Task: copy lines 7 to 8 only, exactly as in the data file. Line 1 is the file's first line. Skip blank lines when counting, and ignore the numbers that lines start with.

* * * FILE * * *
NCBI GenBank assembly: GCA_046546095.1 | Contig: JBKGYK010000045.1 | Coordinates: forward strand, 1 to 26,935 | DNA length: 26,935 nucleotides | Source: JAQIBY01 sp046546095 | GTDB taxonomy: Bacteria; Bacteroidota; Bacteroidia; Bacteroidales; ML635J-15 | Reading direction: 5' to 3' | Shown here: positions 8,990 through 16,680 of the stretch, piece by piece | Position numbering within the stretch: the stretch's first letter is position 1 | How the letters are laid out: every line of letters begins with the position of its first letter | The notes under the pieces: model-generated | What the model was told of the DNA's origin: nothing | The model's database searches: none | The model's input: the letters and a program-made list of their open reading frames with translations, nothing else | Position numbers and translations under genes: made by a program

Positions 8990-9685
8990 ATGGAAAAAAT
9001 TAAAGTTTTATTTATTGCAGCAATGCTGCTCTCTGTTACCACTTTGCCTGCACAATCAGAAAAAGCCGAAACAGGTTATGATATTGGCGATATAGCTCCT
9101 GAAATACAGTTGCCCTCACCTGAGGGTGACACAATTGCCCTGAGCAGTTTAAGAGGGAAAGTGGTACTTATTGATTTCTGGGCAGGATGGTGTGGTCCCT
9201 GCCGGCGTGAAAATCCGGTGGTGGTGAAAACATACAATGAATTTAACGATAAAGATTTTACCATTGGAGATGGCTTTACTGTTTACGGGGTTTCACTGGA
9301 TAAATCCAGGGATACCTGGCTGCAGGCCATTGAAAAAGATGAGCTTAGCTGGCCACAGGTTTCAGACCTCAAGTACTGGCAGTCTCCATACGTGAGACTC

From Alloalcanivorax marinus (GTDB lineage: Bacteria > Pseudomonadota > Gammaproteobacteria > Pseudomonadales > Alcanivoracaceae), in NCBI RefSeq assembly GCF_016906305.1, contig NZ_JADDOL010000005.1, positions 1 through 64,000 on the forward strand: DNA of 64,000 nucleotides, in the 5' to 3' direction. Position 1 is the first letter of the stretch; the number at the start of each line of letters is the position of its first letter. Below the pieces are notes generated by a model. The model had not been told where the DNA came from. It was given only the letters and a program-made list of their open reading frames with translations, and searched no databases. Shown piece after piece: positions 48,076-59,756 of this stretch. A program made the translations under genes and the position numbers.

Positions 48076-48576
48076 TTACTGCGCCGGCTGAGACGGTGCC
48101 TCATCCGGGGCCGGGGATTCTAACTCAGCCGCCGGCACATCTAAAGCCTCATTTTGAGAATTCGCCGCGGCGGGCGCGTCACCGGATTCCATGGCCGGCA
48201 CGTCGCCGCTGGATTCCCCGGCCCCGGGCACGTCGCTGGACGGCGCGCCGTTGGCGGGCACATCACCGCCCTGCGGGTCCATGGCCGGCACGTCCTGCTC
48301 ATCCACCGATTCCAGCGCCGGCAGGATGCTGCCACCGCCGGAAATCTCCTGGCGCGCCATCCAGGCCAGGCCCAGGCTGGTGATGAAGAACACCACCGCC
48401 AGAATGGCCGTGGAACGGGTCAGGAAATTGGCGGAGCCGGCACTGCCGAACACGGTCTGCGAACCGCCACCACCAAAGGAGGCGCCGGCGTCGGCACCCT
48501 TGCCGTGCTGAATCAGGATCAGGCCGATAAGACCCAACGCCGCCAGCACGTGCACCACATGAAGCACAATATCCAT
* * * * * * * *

9301 TAAATCCAGGGATACCTGGCTGCAGGCCATTGAAAAAGATGAGCTTAGCTGGCCACAGGTTTCAGACCTCAAGTACTGGCAGTCTCCATACGTGAGACTC

From Alloalcanivorax marinus (GTDB lineage: Bacteria > Pseudomonadota > Gammaproteobacteria > Pseudomonadales > Alcanivoracaceae), in NCBI RefSeq assembly GCF_016906305.1, contig NZ_JADDOL010000005.1, positions 1 through 64,000 on the forward strand: DNA of 64,000 nucleotides, in the 5' to 3' direction. Position 1 is the first letter of the stretch; the number at the start of each line of letters is the position of its first letter. Below the pieces are notes generated by a model. The model had not been told where the DNA came from. It was given only the letters and a program-made list of their open reading frames with translations, and searched no databases. Shown piece after piece: positions 48,076-59,756 of this stretch. A program made the translations under genes and the position numbers.